Among the measures that have been adopted so far, with little press coverage, are the payment of debts owed to agricultural producers by the state; an increase in the prices that the state pays members of farming cooperatives or private farmers; and a new system to get milk supplies to the population more efficiently.

As "key" elements, Raúl Castro mentioned the need to boost agricultural and industrial production, eliminate imports "whenever it is rational to do so," and capitalise on good and bad experiences from the recent past to foment foreign investment in order to provide capital, technology and markets.

"Any increase in wages or decrease in prices, to be real, can only stem from greater and more efficient production and provision of services, which will increase the country&#39s income. No one, no individual or country, can afford to spend more than what they have," said the interim leader.

Other challenges to be faced are in the areas of housing, transport and tourism, an industry that was hit hard by the restrictions and financial measures applied by the government in 2004 in response to a U.S. plan to press for political changes in this country.

The removal of the U.S. dollar from circulation at the time drove up the cost of tourism in Cuba and hurt the large proportion of Cubans who receive remittances from family members living in the United States as well as those who make a living providing services, including lodging or meals, to foreign visitors.

According to an economist who spoke to IPS, one of the toughest immediate challenges faced by the government on the economic front is how to deal with the effects that the removal of the dollar from circulation has had on the Cuban population.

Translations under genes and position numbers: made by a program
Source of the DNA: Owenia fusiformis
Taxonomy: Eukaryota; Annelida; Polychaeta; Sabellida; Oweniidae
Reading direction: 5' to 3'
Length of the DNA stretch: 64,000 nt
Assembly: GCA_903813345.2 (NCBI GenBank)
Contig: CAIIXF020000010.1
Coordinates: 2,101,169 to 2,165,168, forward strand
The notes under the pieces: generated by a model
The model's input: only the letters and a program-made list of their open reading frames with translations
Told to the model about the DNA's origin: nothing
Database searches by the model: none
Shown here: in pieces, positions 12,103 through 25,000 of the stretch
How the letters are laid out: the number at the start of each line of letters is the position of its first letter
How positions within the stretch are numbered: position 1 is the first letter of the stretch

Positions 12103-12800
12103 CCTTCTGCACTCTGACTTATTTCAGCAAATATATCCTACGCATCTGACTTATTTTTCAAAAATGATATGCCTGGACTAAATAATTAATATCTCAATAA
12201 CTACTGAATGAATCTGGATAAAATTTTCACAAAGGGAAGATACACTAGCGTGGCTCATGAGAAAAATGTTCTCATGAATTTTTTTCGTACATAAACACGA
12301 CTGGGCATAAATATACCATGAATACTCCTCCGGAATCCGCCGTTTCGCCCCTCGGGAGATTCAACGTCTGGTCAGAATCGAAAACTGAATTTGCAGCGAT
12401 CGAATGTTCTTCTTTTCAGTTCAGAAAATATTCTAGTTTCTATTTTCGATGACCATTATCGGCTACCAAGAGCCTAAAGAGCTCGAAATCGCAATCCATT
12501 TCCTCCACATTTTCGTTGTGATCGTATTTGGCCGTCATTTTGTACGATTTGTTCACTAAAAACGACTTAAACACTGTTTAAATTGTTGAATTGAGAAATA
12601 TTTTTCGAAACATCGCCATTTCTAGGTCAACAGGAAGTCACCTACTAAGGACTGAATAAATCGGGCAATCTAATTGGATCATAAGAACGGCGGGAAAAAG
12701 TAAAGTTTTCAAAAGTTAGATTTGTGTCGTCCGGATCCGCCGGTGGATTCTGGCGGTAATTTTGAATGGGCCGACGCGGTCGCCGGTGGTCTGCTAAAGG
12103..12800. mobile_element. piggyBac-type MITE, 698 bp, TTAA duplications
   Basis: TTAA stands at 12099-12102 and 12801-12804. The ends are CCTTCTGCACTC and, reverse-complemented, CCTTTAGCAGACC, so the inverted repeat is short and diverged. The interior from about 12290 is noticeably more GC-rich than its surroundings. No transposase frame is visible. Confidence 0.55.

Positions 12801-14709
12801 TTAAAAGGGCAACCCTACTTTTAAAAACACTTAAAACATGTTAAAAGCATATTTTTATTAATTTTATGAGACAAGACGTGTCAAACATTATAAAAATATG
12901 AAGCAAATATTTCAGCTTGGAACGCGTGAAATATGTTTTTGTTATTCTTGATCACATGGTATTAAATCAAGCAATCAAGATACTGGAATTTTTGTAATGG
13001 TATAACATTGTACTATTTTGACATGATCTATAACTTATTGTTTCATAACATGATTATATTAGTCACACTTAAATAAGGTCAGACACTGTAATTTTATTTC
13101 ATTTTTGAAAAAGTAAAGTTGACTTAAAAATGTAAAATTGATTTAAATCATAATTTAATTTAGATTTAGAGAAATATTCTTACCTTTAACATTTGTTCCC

He also said it is necessary to reconsider the government’s policy on private enterprise and the very limited role it currently plays in providing some services that the state has been unable to guarantee efficiently over the past decade.

Other issues that should be discussed are the opening of tourism facilities to Cubans and more flexible regulations on emigration, travel abroad, and trips to Cuba by Cubans living overseas, said journalist Soledad Cruz in an article in the Cuban daily Juventud.

An intense debate on Cuba’s cultural policy broke out early this year among intellectuals and academics, initially in the form of an ongoing email conversation. Unlike the wall of silence that surrounded sensitive cultural issues in the past, Cuba has begun to open up to public discussions on questions like violence against women, the rights of sexual minorities, and the problems facing vulnerable groups.

"A problem that has not been identified is like a problem that does not exist, while on the contrary a problem that is correctly identified already has a key to help work towards a solution," historian Jesús Guanche told IPS, referring to a draft law that would grant equal rights to homosexual and heterosexual couples.

Meanwhile, civil society sectors have called for greater openness to dialogue, in order to allow increased citizen participation in domestic politics and in the search for solutions for a wide range of social problems.

"The future does not lie in closing ourselves in, but in opening ourselves up, without losing the essential aspects of our goals," Baptist preacher Raimundo García, director of the Christian Centre for Reflection and Dialogue, which promotes analysis of issues like human rights, reconciliation and conflict resolution, commented to IPS.